German ruling parties grapple with labor reforms, migration

File---In this picture taken Monday, Jan. 14, 2019 Annegret Kramp-Karrenbauer, chairwoman of the German Christian Democratic Union party, CDU, attends a closed meeting of the party's board in Potsdam. (AP Photo/Michael Sohn)
File---In this picture taken Tuesday, June 27, 2017 leader of Germany's Social Democrats Andrea Nahles is seen during a press conference of the German Social Democratic Party (SPD) in Berlin, Germany, (AP Photo/Michael Sohn)

BERLIN — Germany's governing parties sought Monday to put behind them long-running internal divisions on labor reforms and migration policy, but the results could deepen tensions in Chancellor Angela Merkel's coalition.

Merkel's center-right Christian Democratic Union leads an uneasy "grand coalition" of what were traditionally Germany's biggest parties with the center-left Social Democrats, who are trying to reverse a slump in poll ratings ahead of this year's European Parliament election.

The Social Democrats' leadership Sunday endorsed a package of proposals aimed at revamping divisive labor market reforms the party launched 16 years ago, as well as calling for a hefty rise in Germany's minimum wage and a right to work at home. The reforms and benefit cuts introduced under former Chancellor Gerhard Schroeder have been credited with strengthening the economy but alienated many of the party's voters.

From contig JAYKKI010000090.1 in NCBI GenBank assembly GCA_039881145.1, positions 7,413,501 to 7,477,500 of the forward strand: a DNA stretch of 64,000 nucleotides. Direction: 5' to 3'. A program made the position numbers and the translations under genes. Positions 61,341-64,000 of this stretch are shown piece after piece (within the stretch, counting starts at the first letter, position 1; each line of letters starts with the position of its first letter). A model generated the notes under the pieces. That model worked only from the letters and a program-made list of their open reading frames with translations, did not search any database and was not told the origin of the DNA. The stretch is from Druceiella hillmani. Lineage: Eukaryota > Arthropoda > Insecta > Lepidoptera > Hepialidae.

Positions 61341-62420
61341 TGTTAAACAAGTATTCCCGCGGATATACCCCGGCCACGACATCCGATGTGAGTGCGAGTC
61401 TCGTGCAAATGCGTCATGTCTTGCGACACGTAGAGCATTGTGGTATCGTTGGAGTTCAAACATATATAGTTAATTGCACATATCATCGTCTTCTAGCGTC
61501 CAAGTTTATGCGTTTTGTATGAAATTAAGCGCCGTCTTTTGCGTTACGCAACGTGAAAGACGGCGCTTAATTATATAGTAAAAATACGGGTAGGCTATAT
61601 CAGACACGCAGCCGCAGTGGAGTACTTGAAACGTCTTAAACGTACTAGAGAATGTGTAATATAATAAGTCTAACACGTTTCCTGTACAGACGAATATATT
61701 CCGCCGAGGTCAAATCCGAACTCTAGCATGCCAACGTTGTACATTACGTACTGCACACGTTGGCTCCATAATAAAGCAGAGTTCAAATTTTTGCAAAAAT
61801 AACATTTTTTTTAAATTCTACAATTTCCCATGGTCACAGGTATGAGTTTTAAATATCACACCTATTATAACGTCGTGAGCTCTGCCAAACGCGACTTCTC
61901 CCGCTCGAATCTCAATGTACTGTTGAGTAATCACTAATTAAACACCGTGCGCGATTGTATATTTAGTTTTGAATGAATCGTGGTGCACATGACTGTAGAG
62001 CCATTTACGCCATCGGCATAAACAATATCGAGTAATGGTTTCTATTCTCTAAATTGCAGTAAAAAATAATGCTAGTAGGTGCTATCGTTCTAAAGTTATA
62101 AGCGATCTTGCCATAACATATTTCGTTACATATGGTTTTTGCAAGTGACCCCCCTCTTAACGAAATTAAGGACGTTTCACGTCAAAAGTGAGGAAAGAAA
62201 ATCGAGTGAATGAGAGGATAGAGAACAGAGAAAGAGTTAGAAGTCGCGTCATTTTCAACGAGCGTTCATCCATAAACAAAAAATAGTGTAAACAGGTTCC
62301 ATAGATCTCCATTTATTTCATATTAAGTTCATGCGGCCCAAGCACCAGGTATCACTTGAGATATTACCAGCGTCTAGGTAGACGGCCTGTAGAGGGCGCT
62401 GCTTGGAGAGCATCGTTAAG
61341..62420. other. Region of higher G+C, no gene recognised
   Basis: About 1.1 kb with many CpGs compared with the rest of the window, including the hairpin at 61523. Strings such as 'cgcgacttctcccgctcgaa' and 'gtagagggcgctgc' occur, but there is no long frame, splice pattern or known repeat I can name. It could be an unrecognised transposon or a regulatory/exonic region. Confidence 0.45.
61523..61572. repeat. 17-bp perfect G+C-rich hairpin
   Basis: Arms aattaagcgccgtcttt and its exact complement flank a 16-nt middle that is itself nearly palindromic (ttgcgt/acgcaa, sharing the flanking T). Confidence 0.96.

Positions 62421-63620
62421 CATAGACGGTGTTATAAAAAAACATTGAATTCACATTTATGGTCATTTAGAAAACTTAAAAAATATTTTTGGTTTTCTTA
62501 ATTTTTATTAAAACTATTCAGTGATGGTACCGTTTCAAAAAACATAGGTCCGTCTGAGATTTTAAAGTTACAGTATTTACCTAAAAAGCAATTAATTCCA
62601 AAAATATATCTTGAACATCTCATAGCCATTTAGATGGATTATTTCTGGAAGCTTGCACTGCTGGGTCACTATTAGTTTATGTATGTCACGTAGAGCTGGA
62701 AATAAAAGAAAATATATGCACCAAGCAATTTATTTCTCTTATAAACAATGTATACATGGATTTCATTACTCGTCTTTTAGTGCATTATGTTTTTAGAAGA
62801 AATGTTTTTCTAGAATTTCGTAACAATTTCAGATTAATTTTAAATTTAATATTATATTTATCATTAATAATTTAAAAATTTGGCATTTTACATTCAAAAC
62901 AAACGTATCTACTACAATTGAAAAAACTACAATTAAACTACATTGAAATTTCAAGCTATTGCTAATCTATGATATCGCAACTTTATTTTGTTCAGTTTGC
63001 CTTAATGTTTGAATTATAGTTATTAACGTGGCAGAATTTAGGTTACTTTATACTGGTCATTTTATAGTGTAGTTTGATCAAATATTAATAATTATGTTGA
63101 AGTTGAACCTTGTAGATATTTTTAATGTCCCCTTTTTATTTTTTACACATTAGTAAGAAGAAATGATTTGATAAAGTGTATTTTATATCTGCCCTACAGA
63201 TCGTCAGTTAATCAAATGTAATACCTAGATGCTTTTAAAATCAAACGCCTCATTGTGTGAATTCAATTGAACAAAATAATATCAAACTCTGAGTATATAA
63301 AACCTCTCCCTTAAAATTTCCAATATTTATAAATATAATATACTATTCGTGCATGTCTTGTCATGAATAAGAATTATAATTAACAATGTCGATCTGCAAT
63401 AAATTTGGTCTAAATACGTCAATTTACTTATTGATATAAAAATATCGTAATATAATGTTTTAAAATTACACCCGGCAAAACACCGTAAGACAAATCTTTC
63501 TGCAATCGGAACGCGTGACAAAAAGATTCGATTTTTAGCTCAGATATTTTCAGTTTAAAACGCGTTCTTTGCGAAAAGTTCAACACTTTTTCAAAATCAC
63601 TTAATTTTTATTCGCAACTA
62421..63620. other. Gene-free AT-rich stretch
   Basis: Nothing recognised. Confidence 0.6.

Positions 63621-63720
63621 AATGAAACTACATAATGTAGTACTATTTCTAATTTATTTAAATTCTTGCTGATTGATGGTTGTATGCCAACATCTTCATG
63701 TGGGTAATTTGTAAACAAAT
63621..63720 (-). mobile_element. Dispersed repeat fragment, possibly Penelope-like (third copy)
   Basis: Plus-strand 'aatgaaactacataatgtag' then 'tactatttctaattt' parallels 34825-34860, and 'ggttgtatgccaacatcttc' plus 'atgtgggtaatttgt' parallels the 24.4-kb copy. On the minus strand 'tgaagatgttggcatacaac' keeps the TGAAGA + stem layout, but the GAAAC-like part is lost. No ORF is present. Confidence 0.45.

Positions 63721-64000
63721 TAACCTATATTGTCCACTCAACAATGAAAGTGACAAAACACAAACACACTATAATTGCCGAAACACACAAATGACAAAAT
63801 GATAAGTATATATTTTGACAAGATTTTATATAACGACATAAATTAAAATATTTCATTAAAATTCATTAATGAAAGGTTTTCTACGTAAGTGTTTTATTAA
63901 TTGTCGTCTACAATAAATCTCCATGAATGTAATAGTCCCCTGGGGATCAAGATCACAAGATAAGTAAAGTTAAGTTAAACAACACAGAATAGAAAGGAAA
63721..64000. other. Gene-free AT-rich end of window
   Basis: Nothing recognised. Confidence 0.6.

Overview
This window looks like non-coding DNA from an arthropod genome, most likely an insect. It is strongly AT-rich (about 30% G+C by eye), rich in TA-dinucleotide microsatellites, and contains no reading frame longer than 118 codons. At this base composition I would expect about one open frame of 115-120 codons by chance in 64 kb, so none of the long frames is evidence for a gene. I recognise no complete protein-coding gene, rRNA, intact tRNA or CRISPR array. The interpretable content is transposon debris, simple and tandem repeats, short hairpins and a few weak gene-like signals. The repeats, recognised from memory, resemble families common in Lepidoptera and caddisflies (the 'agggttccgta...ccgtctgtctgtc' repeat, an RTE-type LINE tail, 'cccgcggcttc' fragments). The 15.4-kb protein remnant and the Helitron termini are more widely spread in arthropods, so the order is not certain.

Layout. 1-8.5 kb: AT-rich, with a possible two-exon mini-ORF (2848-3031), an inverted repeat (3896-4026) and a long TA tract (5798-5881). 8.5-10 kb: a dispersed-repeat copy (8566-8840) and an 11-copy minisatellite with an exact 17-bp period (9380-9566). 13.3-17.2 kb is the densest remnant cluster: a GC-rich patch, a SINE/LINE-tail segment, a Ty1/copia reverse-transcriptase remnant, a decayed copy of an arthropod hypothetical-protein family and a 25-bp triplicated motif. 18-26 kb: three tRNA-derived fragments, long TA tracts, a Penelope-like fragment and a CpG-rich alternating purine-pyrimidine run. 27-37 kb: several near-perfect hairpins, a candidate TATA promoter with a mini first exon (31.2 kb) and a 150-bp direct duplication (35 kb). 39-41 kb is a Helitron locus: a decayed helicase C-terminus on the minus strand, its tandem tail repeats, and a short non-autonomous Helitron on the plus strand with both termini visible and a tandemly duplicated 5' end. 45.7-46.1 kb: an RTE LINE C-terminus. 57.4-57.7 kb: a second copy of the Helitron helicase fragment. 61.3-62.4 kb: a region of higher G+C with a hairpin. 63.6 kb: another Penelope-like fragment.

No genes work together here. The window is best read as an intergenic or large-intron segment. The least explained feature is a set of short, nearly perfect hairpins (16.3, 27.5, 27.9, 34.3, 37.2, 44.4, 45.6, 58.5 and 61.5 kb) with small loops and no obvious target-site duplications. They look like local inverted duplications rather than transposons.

Party leader Andrea Nahles declared that the Social Democrats "are leaving behind us" an unpopular system of limited and conditional long-term unemployment benefits introduced under Schroeder.

There is little chance of making the proposals reality in the coalition that the Social Democrats reluctantly entered last year. A deputy CDU leader, Volker Bouffier, charged that they "plan the burial of the social market economy."

The Social Democrats appear to hope that a flurry of left-leaning proposals that also has included a call for boosting low earners' pensions could help them avoid a disastrous showing in the European election in May. There has been widespread speculation that a poor performance, or an already-agreed midterm review of the coalition agreement this fall, could prompt the party to leave the government.

"We want to govern, but we want to govern with ideas that are in tune with the times," the Social Democrats' general secretary, Lars Klingbeil, said on ZDF television.

Separately, the CDU was holding a "workshop" Monday to address migration policy, a hot-button issue inside the party since Merkel allowed in large numbers of migrants in 2015 — annoying conservatives and helping boost the far-right Alternative for Germany party.

New party leader Annegret Kramp-Karrenbauer convened the meeting after succeeding Merkel in December, in an effort to prevent the issue becoming the kind of running sore that labor and benefits have been for the Social Democrats. Merkel herself was not participating.

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